This is not a problem we have in New Hampshire. All our charters are locally grown and most are aimed specific niches that supplement the offerings of the traditional public schools. So far, New Hampshire has had the wisdom to avoid charter schools that game the system this way, which is a good thing to keep in mind as we re-examine our charter policies.
NASHVILLE, TN (WSMV) –
Leaders with Metro Nashville Public Schoolshave serious concerns about what is happening at some of the city’s most popular charter schools.
Students are leaving in large numbers at a particularly important time of the school year, and the consequences may have an impact on test scores.
Charter schools are literally built on the idea that they will outperform public, zoned schools. They are popular because they promise and deliver results, but some new numbers are raising big questions about charter schools.
One of the first things a visitor sees when stepping into Kipp Academy is a graph that shows how Kipp is outperforming Metro schools in every subject.
However, Kipp Academy is also one of the leaders in another stat that is not something to crow about.
When it comes to the net loss of students this year, charter schools are the top eight losers of students.
In fact, the only schools that have net losses of 10 to 33 percent are charter schools.
“We look at that attrition. We keep an eye on it, and we actually think about how we can bring that back in line with where we’ve been historically,” said Kipp Principal Randy Dowell.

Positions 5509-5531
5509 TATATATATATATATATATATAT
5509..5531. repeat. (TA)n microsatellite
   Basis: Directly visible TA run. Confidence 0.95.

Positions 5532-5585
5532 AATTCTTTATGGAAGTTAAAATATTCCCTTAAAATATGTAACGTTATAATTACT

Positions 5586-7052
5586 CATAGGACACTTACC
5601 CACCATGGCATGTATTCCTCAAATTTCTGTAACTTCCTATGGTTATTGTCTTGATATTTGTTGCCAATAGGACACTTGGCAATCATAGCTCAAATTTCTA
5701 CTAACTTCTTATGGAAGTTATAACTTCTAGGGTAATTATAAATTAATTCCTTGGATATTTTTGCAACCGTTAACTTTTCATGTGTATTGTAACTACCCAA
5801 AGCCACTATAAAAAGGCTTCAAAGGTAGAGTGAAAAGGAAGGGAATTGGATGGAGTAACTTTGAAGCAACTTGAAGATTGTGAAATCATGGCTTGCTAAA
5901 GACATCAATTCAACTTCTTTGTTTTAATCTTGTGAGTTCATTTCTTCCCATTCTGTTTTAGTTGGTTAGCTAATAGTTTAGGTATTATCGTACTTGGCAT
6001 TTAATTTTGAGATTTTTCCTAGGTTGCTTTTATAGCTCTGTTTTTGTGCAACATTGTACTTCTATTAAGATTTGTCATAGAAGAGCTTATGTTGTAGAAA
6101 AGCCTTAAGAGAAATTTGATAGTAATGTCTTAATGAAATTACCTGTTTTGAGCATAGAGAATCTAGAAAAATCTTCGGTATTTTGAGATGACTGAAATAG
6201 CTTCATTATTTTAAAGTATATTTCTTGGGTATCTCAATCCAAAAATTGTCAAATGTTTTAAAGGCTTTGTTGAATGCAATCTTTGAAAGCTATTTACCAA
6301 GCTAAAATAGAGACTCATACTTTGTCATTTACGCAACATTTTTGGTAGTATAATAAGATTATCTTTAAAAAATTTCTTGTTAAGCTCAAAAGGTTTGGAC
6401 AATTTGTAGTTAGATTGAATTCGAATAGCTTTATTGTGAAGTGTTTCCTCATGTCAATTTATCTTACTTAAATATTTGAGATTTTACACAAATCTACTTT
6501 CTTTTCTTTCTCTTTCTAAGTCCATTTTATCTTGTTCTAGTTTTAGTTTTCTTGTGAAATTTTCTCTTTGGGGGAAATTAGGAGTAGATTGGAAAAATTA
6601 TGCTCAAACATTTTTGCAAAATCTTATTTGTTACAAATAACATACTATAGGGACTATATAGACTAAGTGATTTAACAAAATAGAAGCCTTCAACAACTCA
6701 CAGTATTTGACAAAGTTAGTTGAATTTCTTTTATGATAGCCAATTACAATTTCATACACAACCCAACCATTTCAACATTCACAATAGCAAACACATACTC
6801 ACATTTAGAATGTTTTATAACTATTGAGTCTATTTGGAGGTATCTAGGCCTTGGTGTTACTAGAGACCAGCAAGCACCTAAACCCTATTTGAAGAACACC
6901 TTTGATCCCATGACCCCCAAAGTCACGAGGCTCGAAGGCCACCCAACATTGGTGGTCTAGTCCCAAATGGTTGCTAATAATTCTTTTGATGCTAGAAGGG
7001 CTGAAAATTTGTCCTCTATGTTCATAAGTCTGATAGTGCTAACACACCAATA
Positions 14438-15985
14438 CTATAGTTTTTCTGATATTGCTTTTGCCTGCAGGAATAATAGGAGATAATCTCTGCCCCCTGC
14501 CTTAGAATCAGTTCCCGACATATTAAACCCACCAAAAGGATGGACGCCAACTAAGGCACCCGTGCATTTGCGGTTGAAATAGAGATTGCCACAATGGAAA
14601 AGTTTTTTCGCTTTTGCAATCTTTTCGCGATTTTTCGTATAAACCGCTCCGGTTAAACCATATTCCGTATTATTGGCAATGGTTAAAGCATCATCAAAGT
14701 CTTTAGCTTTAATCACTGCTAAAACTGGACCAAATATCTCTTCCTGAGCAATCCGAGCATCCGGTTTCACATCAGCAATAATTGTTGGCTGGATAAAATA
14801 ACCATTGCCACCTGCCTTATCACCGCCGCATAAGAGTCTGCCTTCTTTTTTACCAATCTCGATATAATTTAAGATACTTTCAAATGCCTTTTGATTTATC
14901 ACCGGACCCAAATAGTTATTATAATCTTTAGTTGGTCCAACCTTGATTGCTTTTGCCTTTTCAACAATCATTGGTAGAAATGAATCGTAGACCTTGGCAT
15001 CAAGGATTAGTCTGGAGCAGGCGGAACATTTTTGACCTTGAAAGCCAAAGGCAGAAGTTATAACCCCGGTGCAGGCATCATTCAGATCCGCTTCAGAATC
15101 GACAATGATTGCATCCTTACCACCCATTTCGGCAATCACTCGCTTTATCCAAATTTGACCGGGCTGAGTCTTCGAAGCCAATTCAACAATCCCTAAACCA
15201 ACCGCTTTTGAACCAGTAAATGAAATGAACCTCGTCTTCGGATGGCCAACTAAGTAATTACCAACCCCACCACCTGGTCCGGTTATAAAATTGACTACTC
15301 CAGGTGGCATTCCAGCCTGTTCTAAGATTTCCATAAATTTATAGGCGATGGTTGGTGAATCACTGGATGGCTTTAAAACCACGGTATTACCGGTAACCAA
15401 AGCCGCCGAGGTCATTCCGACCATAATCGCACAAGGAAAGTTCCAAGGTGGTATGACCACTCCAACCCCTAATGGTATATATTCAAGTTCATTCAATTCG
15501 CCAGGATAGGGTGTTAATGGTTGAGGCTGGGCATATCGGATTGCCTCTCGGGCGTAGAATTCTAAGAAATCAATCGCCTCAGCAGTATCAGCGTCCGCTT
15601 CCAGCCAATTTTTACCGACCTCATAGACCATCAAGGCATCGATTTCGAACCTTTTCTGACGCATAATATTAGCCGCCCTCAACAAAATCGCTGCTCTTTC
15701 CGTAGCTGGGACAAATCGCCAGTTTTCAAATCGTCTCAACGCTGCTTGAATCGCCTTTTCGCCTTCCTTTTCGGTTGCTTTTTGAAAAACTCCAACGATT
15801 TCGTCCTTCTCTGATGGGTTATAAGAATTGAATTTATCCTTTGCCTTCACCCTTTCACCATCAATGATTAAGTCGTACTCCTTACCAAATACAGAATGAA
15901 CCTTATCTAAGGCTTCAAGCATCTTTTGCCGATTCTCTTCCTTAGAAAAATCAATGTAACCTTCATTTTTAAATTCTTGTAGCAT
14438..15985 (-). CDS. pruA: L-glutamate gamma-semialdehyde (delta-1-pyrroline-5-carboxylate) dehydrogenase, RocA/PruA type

Dowell said Kipp’s 18 percent attrition is unacceptable.
MNPS feels it’s unacceptable as well, because not only are they getting kids from charter schools, but they are also getting troubled kids and then getting them right before testing time.
“That’s also a frustration for the zoned-school principals. They are getting clearly challenging kids back in their schools just prior to accountability testing,” said MNPS Chief Operating Officer Fred Carr.
Nineteen of the last 20 children to leave Kipp Academy had multiple out-of-school suspensions. Eleven of the 19 are classified as special needs, and all of them took their TCAPs at Metro zoned schools, so their scores won’t count against Kipp.
“We won’t know how they perform until we receive results and we see. We would be happy to take their results, frankly. The goal is getting kids ready for college. The goal is not having shiny results for me or for anyone on the team,” Dowell said.
Kipp Academy has started new counseling groups to try to retain children. MNPS said it constantly sees charters being held up as the model, but feels these numbers prove the two different types of schools play by different rules.